The European Union (EU) has formally classified Alphabet, Amazon, Apple, ByteDance, Meta, and Microsoft as ‘gatekeepers’, obligating them to adhere to a specific set of guidelines within six months. This designation is part of the EU’s Digital Markets Act, a strategic initiative intended to diminish the substantial influence of major internet corporations by prohibiting them from imposing unjust conditions on businesses and end-users and ensuring the availability of significant digital services.

A digital platform is deemed a gatekeeper if it constitutes a vital link between businesses and consumers concerning core platform services. The EU released a roster of companies that would qualify as gatekeepers in July. Alphabet, Amazon, Apple, ByteDance, Meta, and Microsoft now have to observe several regulations, many of which revolve around platform interoperability, data transparency, and competitiveness.

In the meantime, the Commission has initiated four market investigations to determine if Microsoft’s Bing, Edge and Microsoft Advertising and Apple’s iMessage should be qualified as gatekeepers, acting in response to the organizations’ claims that they shouldn’t be. Utilizing the DMA, the Commission is inspecting whether not Apple’s iPadOS should be categorized as a gatekeeper, ‘despite not meeting the thresholds.’

On the flip side, it was determined that Alphabet’s Gmail, Microsoft’s, and Samsung’s Internet Browser qualify as gatekeepers under the DMA, but the companies concerned presented sufficient evidence demonstrating that these services do not perform as gateways for associated core platform services. Therefore, Samsung has not been categorized as a gatekeeper concerning any core platform service.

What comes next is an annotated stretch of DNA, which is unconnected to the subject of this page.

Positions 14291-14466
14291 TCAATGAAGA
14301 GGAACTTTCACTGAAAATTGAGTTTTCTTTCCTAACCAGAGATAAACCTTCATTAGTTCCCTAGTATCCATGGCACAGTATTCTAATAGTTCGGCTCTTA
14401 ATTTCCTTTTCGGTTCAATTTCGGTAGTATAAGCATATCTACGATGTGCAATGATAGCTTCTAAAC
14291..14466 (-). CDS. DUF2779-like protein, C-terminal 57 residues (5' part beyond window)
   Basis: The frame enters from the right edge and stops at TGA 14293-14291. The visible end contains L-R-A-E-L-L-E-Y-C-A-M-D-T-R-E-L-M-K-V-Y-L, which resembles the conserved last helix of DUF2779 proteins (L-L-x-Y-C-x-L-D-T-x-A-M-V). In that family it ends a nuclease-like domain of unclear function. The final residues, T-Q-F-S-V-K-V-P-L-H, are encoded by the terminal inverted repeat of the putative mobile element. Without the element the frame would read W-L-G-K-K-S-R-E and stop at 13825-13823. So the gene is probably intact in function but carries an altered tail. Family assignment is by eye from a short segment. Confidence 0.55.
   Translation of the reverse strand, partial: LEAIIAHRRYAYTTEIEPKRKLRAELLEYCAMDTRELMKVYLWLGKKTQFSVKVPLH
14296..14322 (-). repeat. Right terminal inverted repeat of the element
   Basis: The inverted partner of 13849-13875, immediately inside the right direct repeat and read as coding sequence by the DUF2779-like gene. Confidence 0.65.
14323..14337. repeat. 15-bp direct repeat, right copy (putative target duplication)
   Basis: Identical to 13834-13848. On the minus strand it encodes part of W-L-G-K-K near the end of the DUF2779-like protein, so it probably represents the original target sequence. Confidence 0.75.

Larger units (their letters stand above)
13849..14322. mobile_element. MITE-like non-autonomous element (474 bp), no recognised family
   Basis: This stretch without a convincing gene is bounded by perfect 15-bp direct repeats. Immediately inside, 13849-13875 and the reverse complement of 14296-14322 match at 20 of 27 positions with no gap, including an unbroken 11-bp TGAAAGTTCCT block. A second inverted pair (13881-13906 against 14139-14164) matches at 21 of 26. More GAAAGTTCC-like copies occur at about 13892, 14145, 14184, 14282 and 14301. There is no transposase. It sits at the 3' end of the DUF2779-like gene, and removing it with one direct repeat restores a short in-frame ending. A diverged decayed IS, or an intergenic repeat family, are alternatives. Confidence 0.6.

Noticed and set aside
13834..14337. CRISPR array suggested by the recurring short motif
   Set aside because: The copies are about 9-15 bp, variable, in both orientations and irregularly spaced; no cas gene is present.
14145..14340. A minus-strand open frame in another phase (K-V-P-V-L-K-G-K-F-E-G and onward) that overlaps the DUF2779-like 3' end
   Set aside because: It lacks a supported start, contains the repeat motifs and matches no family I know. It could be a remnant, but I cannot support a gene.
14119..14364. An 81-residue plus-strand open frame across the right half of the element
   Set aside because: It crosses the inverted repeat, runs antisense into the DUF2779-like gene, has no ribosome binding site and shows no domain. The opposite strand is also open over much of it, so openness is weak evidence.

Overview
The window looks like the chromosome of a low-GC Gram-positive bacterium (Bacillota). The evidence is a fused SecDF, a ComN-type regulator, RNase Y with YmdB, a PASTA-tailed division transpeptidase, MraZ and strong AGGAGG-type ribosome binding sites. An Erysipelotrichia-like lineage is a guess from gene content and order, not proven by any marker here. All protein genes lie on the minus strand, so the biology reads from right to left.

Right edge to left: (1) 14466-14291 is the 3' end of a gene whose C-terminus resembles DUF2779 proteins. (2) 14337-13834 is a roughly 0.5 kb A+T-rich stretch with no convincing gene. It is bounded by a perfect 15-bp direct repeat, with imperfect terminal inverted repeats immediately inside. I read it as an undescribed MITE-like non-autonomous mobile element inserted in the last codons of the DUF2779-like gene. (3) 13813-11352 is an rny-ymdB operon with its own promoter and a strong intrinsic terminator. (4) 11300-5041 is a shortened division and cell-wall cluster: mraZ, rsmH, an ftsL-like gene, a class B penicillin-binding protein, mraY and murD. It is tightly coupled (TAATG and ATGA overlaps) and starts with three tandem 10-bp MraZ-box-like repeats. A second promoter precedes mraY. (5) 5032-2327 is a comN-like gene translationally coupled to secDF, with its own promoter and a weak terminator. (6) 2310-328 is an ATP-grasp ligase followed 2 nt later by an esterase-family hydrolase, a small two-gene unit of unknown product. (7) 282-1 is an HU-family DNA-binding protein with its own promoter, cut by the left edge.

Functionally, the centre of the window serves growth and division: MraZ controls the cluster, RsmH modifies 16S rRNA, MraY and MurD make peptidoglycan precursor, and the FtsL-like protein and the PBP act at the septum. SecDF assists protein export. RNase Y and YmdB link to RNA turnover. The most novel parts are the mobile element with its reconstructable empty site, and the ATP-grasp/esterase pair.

“More choice for consumers, fewer obstacles for smaller competitors: the DMA will open the gates to the Internet,” declared Thierry Breton, Commissioner for Internal Market.  “With today’s designation we are finally reining in the economic power of 6 gatekeepers, giving more choice to consumers and creating new opportunities for smaller innovative tech companies, thanks for instance to interoperability, sideloading, real-time data portability and fairness. It was high time that Europe sets the rules of the game upfront, to ensure digital markets are fair and open.”

Commissioner Didier Reynders noted: “The Digital Markets Act will help creating a level-playing field for all companies competing in the European digital market, as it will bring about more contestability and openness in markets. Today, we identified the first six gatekeepers that must respect the new rules set forth by the DMA.”

The Commission intends to supervise the compliance of the six companies to the new regulations. Should they fail to abide, the Commission could impose penalties amounting to 10% of total worldwide turnover or even 20% in the case of repeated infringement. Furthermore, in situations of ‘systematic infringements’, the Commission might resort to ‘additional remedies,’ like compelling the companies to divest part or all of their business, or prohibiting them from acquiring additional services.

This move by the EU to officially classify these internet giants as ‘gatekeepers’ signals a shift from verbal warnings to concrete action that aims to create a fairer, more competitive digital environment for smaller businesses. It has effectively set new rules that potentially carry significant consequences for noncompliance, underscoring its serious commitment to managing the growing influence of these global tech powerhouses.